Train ticket fares have been inflated by a staggering 3.8 percent since March 1, making what was an already expensive mode of transport even more costly for passengers in England, Scotland and Wales. While the Government’s “Great British Rail Sale” incentive offers short-term relief from extortionate rail fares, the enticing discounts will soon come to an end. Express.co.uk spoke to Ian Griffin, founder and CEO of Seatfrog, who shared his top tips to make sure you get the cheapest, flexible fares on all of your future rail journeys.
Why are train tickets so expensive?
Over the past 30 years, train fares purchased at the time of travel have increased by more than double the rate of inflation in the UK.
The staggering rise in prices means some of the most popular rail routes are now 50 percent more expensive than travelling by plane, making rail journeys an unfavourable mode of transport for millions of struggling Brits.
While the rail sale is one way for the Government to encourage more passengers to use national rail services, Ian Griffin, founder and CEO of Seatfrog believes that there is much more that needs to be done to improve the fundamentals of train travel in the UK.
Speaking to Express.co.uk, Mr Griffin said: “Buying a ticket should be really quick and at the best price possible, and the journey should be something people really enjoy.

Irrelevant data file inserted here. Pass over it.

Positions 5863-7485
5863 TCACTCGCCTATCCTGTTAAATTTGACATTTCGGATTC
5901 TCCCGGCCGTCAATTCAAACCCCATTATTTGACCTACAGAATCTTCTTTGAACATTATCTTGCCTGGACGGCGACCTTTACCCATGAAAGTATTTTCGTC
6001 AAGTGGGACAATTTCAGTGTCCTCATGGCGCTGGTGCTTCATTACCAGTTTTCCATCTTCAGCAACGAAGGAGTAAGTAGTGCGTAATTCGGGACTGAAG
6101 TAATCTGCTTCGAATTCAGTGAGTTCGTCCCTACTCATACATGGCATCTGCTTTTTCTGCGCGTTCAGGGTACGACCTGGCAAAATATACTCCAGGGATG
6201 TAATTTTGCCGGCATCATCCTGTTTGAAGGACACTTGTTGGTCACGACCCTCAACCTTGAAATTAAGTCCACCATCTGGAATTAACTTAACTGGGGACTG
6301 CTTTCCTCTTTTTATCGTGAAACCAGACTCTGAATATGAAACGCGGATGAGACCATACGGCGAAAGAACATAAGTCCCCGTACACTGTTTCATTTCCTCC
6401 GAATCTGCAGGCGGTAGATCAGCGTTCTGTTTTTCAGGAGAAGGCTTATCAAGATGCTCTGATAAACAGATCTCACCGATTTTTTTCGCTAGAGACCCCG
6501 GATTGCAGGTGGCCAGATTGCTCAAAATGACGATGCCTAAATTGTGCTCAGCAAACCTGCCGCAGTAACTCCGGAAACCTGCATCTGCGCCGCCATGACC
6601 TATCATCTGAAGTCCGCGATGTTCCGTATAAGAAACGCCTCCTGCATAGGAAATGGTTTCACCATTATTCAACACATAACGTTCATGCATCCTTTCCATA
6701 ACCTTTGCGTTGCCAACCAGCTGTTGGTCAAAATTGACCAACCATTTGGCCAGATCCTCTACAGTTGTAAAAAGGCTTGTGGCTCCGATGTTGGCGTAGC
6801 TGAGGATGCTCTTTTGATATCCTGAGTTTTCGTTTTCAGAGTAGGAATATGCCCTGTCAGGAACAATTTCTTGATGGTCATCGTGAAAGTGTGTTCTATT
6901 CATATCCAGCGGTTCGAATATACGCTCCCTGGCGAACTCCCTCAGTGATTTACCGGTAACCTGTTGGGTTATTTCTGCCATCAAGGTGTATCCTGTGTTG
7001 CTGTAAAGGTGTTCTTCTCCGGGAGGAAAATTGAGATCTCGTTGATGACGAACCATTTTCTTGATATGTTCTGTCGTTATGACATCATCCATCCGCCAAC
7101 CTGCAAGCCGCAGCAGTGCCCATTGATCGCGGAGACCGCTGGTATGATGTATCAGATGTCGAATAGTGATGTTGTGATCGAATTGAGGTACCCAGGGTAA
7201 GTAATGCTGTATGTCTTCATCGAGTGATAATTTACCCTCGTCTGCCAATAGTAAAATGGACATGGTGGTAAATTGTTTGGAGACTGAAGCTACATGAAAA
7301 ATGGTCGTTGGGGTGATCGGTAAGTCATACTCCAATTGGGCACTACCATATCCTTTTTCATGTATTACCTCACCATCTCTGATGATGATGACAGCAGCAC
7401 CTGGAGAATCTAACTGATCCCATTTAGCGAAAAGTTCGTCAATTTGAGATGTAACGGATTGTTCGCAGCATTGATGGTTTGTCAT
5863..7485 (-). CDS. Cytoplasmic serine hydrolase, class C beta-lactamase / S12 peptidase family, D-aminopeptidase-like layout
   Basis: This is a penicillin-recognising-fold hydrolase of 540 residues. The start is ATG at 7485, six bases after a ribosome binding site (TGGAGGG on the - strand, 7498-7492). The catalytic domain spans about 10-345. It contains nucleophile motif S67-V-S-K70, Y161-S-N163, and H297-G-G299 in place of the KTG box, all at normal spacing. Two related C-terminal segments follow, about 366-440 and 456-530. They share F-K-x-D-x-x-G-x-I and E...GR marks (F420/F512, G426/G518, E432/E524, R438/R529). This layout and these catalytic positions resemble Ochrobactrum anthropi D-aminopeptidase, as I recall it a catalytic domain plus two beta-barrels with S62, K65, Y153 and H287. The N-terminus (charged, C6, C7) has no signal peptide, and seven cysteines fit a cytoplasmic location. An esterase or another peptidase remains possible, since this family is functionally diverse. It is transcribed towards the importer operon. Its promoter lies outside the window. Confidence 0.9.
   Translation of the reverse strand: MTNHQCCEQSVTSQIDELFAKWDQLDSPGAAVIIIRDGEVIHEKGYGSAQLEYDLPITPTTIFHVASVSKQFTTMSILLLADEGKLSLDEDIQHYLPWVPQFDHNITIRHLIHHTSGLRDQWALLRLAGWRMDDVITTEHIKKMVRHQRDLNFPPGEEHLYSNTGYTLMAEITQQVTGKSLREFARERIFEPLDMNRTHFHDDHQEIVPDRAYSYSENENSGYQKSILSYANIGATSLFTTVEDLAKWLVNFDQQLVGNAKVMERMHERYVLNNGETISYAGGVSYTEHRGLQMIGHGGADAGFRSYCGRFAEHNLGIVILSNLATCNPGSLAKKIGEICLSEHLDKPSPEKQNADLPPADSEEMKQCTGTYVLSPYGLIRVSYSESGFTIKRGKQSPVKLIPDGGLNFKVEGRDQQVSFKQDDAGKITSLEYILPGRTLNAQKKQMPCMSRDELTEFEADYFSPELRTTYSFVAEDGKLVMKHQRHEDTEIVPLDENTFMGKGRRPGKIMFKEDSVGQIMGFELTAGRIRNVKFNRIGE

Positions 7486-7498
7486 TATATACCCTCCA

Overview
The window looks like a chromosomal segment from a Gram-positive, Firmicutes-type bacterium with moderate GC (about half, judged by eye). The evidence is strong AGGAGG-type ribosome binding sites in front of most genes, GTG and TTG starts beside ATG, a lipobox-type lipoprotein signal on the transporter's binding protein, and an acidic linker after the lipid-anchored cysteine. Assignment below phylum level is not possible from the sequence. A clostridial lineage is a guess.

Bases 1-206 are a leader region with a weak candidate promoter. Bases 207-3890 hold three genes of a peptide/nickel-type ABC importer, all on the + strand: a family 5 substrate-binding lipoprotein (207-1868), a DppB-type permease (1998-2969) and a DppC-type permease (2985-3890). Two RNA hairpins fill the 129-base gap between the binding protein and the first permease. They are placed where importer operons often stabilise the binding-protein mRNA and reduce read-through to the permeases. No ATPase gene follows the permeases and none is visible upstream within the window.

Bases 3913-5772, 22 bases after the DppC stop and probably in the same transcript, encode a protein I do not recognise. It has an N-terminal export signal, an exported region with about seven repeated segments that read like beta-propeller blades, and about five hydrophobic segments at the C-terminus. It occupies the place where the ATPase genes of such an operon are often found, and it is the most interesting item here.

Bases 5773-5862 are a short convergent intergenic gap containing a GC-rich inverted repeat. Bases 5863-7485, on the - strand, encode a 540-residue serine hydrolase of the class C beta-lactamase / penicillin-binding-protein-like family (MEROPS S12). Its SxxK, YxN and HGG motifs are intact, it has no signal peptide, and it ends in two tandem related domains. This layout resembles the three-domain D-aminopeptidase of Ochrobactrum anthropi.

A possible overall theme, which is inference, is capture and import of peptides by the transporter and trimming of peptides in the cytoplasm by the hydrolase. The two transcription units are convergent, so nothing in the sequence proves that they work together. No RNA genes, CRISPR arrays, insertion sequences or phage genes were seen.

“But if you look at transport focused data, it shows that 53 percent of people in the UK are unhappy with rail services, and it all comes down to the journey.”
Delays, lack of seating, and inflexible tickets are all standard complaints for rail passengers – but they can be even more frustrating when you’re left out of pocket, and unsatisfied with the service you have received.
While there is no single solution to making post-lockdown rail travel “cheap” across the board, improving small elements of the system could have a huge impact on the Government’s plans to make train travel the best option for both commuters, and leisure travellers.
How to get cheap train tickets beyond the rail sale
Finding the cheapest rail fare for your journey has been made easier with digital apps and price comparison websites, but there are many lesser-known ways to cut costs while purchasing train tickets.
Buy a carnet of tickets
Mr Griffin said: “There’s a good thing that exists in rail called a carnet, and not a lot of people know about it because it can only be purchased offline.”
Carnets must be purchased from the ticket office, through the train company at the station – but it is very easy to do once you’re there.
Mr Griffin explained: “You buy a book of five or 10 tickets and then you use them whenever you like during a three month period – which works out so much cheaper than purchasing single fares.”
Kids under the age of six travel for free
While air travel is often cheaper for longer journeys across the UK, Ian explained it is worth comparing the cost if you’re making the journey with young passengers.
Children under the age of six benefit from free train travel, so once you factor in luggage expenses and the journey to the airport, it is often more cost-effective to make use of national rail services.